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Exercise tolerance during VO2 max testing is a multifactorial psychobiological phenomenon

McNaughton, Lars R.; Midgley, Adrian W.; Earle, Keith; McNaugton, L. R.; Siegler, Jason C.; Clough, Peter; Earle, Fiona


Lars R. McNaughton

Adrian W. Midgley

Keith Earle

L. R. McNaugton

Jason C. Siegler

Peter Clough


© 2017 Informa UK Limited, trading as Taylor & Francis Group. Fifty-nine men completed a VO 2max test and a questionnaire to establish reasons for test termination, perceived exercise reserve (difference between actual test duration and the duration the individual perceived could have been achieved if continued until physical limitation), and perception of verbal encouragement. Participants gave between 1 and 11 factors as reasons for test termination, including leg fatigue, various perceptions of physical discomfort, safety concerns, and achievement of spontaneously set goals. The two most common main reasons were leg fatigue and breathing discomfort, which were predicted by pre-to-post test changes in pulmonary function (p = 0.038) and explosive leg strength (p = 0.042; R 2  = 0.40). Median (interquartile range) perceived exercise reserve, was 45 (50) s. Two-thirds of participants viewed verbal encouragement positively, whereas one-third had a neutral or negative perception. This study highlights the complexity of exercise tolerance during VO 2max testing and more research should explore these novel findings.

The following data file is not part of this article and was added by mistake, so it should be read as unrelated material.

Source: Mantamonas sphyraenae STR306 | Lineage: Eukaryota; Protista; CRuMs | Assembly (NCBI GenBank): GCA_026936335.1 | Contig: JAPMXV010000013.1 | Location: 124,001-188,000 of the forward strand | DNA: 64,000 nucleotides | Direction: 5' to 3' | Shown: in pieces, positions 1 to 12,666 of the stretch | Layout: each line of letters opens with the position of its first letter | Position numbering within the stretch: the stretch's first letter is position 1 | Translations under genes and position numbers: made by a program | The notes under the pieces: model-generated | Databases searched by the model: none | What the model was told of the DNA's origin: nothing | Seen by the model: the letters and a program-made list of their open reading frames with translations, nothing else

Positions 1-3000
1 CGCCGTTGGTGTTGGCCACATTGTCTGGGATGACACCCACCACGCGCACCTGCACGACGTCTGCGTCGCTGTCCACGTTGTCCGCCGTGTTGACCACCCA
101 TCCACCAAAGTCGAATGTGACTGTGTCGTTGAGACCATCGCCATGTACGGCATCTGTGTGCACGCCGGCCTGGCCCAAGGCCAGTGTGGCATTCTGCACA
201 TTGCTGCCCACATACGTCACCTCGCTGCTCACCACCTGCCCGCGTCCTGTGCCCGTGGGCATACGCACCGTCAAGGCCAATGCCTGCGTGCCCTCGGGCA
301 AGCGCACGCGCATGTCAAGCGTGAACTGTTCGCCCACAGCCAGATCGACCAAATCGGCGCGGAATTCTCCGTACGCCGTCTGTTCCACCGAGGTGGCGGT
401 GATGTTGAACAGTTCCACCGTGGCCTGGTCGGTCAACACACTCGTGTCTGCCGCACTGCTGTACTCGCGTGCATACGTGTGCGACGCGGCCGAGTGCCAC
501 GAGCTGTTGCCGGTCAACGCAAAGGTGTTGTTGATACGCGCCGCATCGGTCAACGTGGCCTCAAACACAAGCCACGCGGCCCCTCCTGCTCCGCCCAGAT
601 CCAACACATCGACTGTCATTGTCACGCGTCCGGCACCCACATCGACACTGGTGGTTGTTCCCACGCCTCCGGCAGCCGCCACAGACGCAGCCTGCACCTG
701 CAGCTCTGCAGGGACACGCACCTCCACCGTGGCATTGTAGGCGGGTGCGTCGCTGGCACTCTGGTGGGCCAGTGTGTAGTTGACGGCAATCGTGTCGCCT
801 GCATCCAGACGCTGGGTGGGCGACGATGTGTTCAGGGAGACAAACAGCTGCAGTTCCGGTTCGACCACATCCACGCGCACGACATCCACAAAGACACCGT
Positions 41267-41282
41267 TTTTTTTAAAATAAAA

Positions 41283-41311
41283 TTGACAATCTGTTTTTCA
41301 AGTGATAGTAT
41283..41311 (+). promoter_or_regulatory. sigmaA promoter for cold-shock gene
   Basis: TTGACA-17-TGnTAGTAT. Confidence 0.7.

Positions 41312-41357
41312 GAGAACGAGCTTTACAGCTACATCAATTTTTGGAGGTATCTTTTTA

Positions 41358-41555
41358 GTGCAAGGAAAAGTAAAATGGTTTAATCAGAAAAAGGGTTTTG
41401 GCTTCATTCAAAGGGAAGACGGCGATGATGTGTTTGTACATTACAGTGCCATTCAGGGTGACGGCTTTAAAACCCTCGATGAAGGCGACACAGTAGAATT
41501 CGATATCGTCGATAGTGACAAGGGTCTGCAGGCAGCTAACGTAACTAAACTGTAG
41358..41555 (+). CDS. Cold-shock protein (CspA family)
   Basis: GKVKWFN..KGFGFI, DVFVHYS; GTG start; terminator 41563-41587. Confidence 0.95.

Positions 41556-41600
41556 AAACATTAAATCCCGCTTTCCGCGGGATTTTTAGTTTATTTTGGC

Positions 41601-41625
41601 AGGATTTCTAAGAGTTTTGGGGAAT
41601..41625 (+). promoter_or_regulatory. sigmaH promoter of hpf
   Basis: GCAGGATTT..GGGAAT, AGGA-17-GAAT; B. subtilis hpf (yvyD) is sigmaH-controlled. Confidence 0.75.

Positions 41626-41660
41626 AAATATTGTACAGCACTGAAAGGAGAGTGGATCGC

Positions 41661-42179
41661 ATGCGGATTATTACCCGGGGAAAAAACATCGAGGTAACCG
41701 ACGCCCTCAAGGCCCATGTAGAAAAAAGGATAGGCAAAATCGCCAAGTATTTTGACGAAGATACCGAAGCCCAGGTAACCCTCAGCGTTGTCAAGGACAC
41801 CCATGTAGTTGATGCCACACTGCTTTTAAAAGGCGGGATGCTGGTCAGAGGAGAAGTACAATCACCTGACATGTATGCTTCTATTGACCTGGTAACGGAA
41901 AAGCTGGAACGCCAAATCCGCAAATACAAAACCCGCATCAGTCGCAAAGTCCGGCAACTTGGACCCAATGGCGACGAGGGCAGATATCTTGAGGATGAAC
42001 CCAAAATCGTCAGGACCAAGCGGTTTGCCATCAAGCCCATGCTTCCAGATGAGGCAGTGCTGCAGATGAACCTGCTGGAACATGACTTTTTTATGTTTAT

McNaughton, L. R., Midgley, A. W., Earle, K., McNaugton, L. R., Siegler, J. C., Clough, P., & Earle, F. (2017). Exercise tolerance during VO2 max testing is a multifactorial psychobiological phenomenon. Research in Sports Medicine, 25(4), 480-494.

Journal Article Type Article
Acceptance Date Dec 23, 2016
Online Publication Date Aug 21, 2017
Publication Date Aug 21, 2017
Deposit Date Oct 6, 2017
Publicly Available Date Feb 22, 2019
Journal Research in sports medicine
Print ISSN 1543-8627
Electronic ISSN 1543-8635
Publisher Routledge
Peer Reviewed Peer Reviewed
Volume 25
Issue 4
Pages 480-494
Keywords Effort; Fatigue; Goal setting; Maximal oxygen uptake; Verbal encouragement
Public URL
Publisher URL
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Additional Information Peer Review Statement: The publishing and review policy for this title is described in its Aims & Scope.; Aim & Scope:


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Copyright Statement
This is an Accepted Manuscript of an article published by Taylor & Francis in Research in sports medicine on 21/08/2017, available online:

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